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Retirement for dummies usa

 
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amother




OP
 

Post Fri, Jan 14 2022, 9:42 am
I'm really clueless in these aspects...pls explain this to me

Why do people have retirement funds if we save each month for ss.?
Don't u live off that when u retire?
I pay alot of ss each month
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chanatron1000




 
 
 
 

Post Fri, Jan 14 2022, 9:44 am
Social Security isn't enough.
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amother




Butterscotch
 

Post Fri, Jan 14 2022, 9:44 am
amother [ OP ] wrote:
I'm really clueless in these aspects...pls explain this to me

Why do people have retirement funds if we save each month for ss.?
Don't u live off that when u retire?
I pay alot of ss each month


Because it's max 40k a year.
Can you live off that?
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SixOfWands




 
 
 
 

Post Fri, Jan 14 2022, 10:19 am
chanatron1000 wrote:
Social Security isn't enough.


^^^^

Social security provides very minimal funds. Its about $3300 a month. My dad, may he live to be 120, mostly lives off it, but he doesn't exactly live the high life. Not that he ever did. He doesn't keep kosher, mostly shops at Aldi, doesn't travel or buy new things. When he needs something as small as a toaster oven, he usually asks us.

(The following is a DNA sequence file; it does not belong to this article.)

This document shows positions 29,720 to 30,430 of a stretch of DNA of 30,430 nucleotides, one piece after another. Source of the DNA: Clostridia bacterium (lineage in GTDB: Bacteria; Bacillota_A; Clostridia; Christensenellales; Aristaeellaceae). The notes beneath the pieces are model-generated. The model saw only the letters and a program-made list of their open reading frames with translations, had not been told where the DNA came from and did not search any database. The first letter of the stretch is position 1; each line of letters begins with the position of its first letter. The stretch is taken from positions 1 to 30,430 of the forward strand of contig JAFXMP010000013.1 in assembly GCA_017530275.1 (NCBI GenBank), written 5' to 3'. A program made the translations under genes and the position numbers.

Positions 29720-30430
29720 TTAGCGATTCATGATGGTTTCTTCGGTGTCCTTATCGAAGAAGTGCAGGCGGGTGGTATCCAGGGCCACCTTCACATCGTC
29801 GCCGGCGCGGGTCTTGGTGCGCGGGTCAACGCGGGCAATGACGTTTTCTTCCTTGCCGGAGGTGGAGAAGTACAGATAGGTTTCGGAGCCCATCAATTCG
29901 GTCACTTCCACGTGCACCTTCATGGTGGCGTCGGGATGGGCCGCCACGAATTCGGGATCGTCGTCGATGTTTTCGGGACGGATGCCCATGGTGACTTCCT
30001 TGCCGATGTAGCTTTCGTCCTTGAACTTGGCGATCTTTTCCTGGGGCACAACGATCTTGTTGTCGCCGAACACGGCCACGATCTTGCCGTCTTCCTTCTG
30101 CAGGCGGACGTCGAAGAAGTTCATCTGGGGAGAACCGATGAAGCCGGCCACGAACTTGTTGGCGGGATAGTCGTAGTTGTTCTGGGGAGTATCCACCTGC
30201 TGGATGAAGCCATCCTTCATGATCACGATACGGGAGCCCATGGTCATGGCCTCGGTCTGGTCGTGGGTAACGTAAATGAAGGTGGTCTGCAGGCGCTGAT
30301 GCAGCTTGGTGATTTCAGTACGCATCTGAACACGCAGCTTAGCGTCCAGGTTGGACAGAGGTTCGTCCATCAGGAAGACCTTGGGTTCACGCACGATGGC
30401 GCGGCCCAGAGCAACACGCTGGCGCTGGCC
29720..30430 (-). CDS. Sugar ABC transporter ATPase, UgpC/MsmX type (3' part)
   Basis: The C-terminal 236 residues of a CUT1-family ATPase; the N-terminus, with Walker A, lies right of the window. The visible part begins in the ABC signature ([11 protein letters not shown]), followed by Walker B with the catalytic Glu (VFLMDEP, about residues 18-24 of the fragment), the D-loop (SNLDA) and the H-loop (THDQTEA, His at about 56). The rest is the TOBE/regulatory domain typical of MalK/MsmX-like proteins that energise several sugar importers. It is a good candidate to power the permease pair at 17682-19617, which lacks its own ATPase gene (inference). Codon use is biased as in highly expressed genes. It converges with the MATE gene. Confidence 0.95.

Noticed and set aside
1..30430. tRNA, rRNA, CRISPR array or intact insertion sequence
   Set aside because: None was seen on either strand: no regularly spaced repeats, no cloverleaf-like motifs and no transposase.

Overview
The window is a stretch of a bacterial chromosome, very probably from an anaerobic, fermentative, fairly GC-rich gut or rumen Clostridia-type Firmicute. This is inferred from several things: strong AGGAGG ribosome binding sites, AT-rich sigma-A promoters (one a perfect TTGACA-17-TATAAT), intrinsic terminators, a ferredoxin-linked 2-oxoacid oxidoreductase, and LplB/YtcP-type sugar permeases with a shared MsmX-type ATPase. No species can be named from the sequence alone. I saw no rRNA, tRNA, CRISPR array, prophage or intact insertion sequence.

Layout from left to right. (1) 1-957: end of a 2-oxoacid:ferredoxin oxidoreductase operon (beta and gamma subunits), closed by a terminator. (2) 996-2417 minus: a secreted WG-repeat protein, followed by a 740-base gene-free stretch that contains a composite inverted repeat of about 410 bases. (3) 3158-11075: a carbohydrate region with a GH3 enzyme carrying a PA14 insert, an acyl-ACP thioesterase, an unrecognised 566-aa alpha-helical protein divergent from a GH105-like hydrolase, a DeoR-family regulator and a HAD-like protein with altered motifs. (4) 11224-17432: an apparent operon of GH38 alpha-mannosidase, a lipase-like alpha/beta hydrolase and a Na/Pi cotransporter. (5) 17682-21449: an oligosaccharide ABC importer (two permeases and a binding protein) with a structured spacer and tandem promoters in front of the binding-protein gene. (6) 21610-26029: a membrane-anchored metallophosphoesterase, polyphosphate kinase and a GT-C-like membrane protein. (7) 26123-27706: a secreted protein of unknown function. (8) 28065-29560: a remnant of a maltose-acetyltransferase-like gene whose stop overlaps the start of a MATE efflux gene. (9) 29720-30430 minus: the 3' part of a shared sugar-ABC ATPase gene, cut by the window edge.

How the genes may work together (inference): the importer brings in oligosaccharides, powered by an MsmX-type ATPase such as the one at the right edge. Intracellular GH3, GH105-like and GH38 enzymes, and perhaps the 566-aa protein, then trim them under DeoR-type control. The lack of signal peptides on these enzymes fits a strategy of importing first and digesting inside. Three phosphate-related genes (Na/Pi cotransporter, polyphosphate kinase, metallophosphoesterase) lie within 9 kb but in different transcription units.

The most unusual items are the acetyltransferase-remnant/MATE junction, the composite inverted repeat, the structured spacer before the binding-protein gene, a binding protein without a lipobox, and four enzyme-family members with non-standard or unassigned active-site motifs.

Most of us don't want to live that way.
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amother




Blueberry
 

Post Fri, Jan 14 2022, 10:23 am
Also, because of regular inflation, if you start saving for retirement at, say, 30, whatever amount might seem reasonable now will be worth less in 35 years.
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doctorima




 
 
 
 

Post Fri, Jan 14 2022, 10:46 am
I believe there's a government SS website where you can look up how much you'll be getting annually in retirement. It's always good to be informed, but you may be shocked and disappointed. Definitely not likely to be enough to maintain your current standard of living all by itself. Hence the need for additional retirement planning.
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amother




OP
 

Post Fri, Jan 14 2022, 10:54 am
[quote="amother [ Butterscotch ]"]Because it's max 40k a year.
Can you live off that?[/quote
Thankseveryoneforexplainingthis
40 k is alot!!
I'm happy to hear that, how do I know if I will actually make that amount?
Does it depend on your income now?
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amother




OP
 

Post Fri, Jan 14 2022, 10:54 am
Also when do u start getting ss, what age
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amother




Slateblue
 

Post Fri, Jan 14 2022, 10:58 am
As others have posted, SS payments aren't enough to support most people unless they have very low expenses in retirement.

Also maximum SS security payments are based on having earned a high salary for at least 35 years and retiring at 70. Some people don't want to work that long or physically are unable to. A lawyer or a college professor can probably work until they are 70 but many people would not be able to.

Also expense don't magically decrease significantly when one retires. Calculate your current living expenses and see how much it would take to support yourself and whether you would have to change your life style to live on SS.